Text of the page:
The number of civilians casualties in the Afghan conflict has risen for the fifth year in a row, according to the annual report of the UN Assistance Mission in Afghanistan (UNAMA), which documents 3,021 civilian deaths in 2011 compared with 2,790 in 2010 and 2,412 in 2009. Most deaths were caused by insurgents, the report said, finding that improvised explosive devices (IEDs) were being used more widely and suicide attacks had become deadlier. However, it also said the civilian toll from air strikes in support of the Afghan government rose in 2011. The 2011 “Annual Report on Protection of Civilians in Armed Conflict” said a total of 11,864 civilian lives had been claimed by the conflict since 2007.
In 2011, “anti-government elements” were blamed for 2,332 or 77% of civilians killed—up 14% from 2010. There were 410 civilian deaths (14%) that resulted from the operations of pro-government forces, a fall of 4% from 2010. Another 279 civilian deaths (9%) could not be attributed to either side in the conflict. IEDs were found to be the single largest killer of Afghan civilians, taking the lives of 967, or nearly one in three (32%) of all civilians killed in the conflict. The report said 187 civilian deaths were attributed to air attacks, an increase of 9% over 2010. The NATO-led International Security Assistance Force (ISAF) is due to leave Afghanistan by the end of 2014, handing over security to Afghan forces. (BBC News, Feb. 4)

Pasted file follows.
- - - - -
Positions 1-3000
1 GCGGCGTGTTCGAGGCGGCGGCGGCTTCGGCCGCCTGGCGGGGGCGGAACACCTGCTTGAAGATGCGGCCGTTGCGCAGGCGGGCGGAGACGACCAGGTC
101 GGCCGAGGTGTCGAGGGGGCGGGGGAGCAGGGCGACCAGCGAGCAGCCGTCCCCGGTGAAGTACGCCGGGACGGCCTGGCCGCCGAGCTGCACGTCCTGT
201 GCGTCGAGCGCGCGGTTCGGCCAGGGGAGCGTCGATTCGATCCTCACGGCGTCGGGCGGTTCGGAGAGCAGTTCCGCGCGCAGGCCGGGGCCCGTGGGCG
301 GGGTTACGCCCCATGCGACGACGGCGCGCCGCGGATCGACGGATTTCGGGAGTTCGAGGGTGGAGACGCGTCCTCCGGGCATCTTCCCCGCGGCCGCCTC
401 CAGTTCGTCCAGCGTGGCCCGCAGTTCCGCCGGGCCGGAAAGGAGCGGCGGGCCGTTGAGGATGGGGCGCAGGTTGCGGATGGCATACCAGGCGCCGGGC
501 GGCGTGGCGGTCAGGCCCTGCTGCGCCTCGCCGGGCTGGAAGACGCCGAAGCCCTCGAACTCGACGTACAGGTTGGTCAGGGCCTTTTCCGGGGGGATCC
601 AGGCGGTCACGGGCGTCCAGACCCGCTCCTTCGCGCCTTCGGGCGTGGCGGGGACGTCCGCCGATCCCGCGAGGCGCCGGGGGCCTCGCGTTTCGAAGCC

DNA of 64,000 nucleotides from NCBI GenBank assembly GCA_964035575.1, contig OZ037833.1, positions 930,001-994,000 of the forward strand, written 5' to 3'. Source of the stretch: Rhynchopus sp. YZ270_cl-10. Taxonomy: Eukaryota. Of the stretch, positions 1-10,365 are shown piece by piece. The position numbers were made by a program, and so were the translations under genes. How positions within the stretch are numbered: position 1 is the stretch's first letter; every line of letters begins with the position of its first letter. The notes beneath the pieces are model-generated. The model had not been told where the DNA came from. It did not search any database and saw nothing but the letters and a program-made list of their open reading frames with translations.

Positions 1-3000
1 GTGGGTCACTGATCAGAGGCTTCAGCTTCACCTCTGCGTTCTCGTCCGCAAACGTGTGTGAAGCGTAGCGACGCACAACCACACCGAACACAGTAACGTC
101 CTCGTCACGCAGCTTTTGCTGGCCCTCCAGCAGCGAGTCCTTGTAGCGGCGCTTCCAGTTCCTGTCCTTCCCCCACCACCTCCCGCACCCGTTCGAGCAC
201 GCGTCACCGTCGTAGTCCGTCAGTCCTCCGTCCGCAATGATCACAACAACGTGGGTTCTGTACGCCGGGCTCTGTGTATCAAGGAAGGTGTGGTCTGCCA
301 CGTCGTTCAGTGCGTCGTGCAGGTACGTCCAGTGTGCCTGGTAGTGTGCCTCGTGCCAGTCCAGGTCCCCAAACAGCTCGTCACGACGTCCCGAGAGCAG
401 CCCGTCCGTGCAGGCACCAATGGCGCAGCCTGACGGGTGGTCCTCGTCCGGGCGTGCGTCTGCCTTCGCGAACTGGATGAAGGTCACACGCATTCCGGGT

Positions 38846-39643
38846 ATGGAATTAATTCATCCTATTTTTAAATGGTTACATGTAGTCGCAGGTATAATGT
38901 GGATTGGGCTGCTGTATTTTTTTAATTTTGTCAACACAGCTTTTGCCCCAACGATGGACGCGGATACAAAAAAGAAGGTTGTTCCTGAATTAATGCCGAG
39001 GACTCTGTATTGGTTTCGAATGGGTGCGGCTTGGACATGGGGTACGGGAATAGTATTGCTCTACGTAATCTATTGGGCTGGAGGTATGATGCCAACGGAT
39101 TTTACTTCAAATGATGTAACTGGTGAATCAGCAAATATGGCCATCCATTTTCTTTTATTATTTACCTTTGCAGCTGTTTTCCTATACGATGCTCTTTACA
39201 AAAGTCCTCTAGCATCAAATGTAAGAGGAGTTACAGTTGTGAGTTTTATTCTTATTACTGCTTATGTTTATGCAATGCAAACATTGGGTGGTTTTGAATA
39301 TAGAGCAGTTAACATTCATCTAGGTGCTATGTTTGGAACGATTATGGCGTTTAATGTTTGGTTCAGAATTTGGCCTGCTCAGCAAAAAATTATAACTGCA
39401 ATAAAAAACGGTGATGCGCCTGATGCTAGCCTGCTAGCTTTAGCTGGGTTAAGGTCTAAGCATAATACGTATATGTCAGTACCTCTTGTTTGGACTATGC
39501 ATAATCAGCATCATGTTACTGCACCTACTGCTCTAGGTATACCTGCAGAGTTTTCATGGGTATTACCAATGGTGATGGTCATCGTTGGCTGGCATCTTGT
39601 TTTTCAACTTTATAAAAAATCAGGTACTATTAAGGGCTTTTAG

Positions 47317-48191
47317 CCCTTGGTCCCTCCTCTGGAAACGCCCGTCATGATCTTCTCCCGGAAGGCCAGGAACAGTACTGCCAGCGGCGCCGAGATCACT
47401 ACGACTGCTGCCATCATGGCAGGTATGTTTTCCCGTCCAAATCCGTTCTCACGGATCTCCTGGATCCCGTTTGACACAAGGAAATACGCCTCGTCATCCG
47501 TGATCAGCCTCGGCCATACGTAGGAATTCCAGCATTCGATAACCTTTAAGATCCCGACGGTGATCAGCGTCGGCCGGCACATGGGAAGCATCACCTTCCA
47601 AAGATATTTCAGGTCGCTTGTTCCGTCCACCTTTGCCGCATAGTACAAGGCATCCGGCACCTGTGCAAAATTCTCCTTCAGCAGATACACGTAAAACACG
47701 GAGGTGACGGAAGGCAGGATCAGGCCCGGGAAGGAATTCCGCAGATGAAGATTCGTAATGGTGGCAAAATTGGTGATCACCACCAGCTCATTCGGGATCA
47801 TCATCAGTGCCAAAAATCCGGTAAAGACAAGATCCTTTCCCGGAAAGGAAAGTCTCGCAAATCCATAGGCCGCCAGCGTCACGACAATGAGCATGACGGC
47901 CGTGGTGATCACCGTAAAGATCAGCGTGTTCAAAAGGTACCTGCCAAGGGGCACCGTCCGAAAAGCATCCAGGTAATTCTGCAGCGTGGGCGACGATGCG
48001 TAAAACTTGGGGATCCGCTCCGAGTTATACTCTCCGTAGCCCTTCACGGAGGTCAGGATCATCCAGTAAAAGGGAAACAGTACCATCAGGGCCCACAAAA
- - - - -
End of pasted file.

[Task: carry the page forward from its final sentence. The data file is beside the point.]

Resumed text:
UNAMA and the Afghanistan Rights Monitor both keep track of civilian deaths, reaching slightly different findings.